Psalm 62 Meditation: God is my rock and my salvation, my fortress. God is a refuge for me.

2 Timothy 1:5-12 Meditation: God has given me a spirit of power, a spirit of love, and a spirit of self-control (which promotes the sound mind some translations mention.)

Matthew 19:23-29 Meditation: “With man this is impossible, but with God all things are possible.”

Isaiah 26:3 Meditation:”You keep him in perfect peace whose mind is stayed on you, because he trusts in you.”

Isaiah 41:5-13 Meditation: The Lord is with us and he is our God. He will strengthen us. He will help us. He will uphold us by his righteous right hand. (From Isaiah 41:10)

Psalm 139 Meditation: God knit me together in my mother’s womb. Praise you, God, for I am fearfully and wonderfully made. Wonderful are your works, including myself. (Bonus prayer: Search me, O God, and know my heart. Show me what grieves you. Lead me in the way everlasting.)

2 Cor. 4. 7-10 Meditation: I am afflicted (or hard pressed) but not crushed. I am perplexed but not in despair, persecuted but not forsaken. I am struck down but not destroyed.

Psalm 4:8 (ESV) “In peace I will both lie down and sleep; for you alone, O Lord, make me dwell in safety.” (This meditation is perfect for anxiety at bedtime.)

Again, you can’t breeze through this. You have to chew on the truth; sustain focus on the verse or the Bible-based meditation for several minutes at least. Try pairing it with instrumental worship music, relaxing nature sounds, or visualizing the beauty of God’s creation. Also, keep your breathing slow, deep, and rhythmic, as if you are breathing in the truth of God’s word. Feel free to let me know what works for you and which verses are your favorites. Peace to you from God our Father and the Lord Jesus!

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Terror by night

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I’ve been attacked in my dreams for the last two nights. I wake up but can’t move, I see the room and there are dark shadowy figures moving around me. There are flashes of lights swirling around the room. Last night, I kept feeling a hand on my shoulder and I realized it was not my husband’s, the first thought that jumped in my head was that it was my father’s. He had a very strange suicide almost two years ago which has affected me in ways unimaginable. But I’ve grown and felt like I was letting it go. I recently sent off a package to the Department of Homeland Security to work with ICE and had asked God to bless the package and job opportunity. That was Sat morning and these dreams started right after. I woke up this morning fearful of everything. My children, my mother, my husband. The last thing I need to do right now is lose my mind. What does it mean? and what can I do?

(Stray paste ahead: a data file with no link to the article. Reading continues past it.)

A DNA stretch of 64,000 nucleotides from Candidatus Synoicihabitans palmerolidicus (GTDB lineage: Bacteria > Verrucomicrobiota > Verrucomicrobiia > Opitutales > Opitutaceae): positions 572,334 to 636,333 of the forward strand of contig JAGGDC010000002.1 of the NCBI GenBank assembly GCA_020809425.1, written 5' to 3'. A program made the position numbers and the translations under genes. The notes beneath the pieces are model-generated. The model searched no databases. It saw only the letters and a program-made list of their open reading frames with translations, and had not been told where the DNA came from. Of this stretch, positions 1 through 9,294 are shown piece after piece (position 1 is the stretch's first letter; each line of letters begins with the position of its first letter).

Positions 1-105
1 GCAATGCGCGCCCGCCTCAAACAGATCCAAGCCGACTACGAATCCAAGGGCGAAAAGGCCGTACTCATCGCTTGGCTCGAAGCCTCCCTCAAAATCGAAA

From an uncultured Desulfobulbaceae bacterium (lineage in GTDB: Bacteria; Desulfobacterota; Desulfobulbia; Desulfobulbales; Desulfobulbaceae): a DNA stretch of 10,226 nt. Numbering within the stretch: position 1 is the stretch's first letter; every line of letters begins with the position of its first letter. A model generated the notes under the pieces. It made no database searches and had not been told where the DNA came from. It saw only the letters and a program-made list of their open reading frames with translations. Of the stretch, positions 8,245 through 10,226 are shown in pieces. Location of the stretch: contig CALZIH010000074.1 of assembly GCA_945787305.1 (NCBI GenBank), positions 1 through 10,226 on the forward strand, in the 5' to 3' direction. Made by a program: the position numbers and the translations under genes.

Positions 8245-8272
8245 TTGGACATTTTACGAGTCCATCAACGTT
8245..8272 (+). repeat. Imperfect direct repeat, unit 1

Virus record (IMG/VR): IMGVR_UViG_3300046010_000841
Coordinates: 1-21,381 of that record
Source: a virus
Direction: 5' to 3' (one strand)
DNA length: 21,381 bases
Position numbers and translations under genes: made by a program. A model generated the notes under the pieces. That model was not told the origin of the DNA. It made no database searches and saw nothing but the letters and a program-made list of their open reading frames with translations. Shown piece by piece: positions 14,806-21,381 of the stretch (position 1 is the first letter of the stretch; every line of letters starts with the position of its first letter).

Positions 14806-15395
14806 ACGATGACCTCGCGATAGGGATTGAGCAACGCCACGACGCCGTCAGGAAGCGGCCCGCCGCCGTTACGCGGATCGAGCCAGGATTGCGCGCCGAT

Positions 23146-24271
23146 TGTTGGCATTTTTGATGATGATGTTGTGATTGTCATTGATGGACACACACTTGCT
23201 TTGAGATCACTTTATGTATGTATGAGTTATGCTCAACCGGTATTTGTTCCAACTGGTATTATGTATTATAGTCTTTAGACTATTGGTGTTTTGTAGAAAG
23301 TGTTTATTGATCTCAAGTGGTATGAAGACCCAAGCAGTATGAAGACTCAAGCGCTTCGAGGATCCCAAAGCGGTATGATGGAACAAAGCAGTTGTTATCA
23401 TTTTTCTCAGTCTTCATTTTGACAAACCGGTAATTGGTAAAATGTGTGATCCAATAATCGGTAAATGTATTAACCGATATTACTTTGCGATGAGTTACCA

–Julie

This sounds like an episode of a sleep disorder the doctors call sleep paralysis. When we dream, we’re supposed to be paralyzed (when we’re not we call this sleepwalking). According to webmd, when you’re still conscious as you enter REM, or regain consciousness before it ends, hallucinations and terror are the frequent result. Mind you, such physical explanations don’t eliminate the spiritual angle. It’s altogether possible, in some people, the state opens a window providing a glimpse a into the spiritual realm. Given your situation, the trigger could have been stress, the enemy, or both.

A simple test is to rebuke the scary presence in the name of Jesus. If the enemy is involved, at a strong rebuke from a child of God, the enemy will flee and you should awake properly. If it doesn’t work, and the scary visions aren’t reacting like demons, then it’s from just the natural causes.

Regardless, scripture is good medicine. Reciting scripture meditatively has gotten me through anxiety attacks. For when you’re falling asleep, “I will lay me down in peace and sleep, for thou, Lord, only make me dwell in safety” (Psalms 4:8) Otherwise, assuming you know the Lord, inform the enemy, “greater is He who is in me than He who is in the World.” Psalm 91 is also a balm to the soul in such times.

Was the hand comforting and protective or malevolent? It could have been the Comforter (in other words, your Heavenly Father) if you didn’t sense malevolence in the touch. One can encounter the Lord in such states as well as the enemy of our souls.

Of course, if the devil is fighting you, that usually means you’re on the right track–but sometimes we fight ourselves, too, so keep alert.

In Christ’s Peace,

Andrea Graham

P.S. If you are curious, Sleep Paralysis is just one of at least Twenty Fascinating Sleep Disorders. The link is to a Pillow Picker article with a good summary of them. Not necessarily a product endorsement.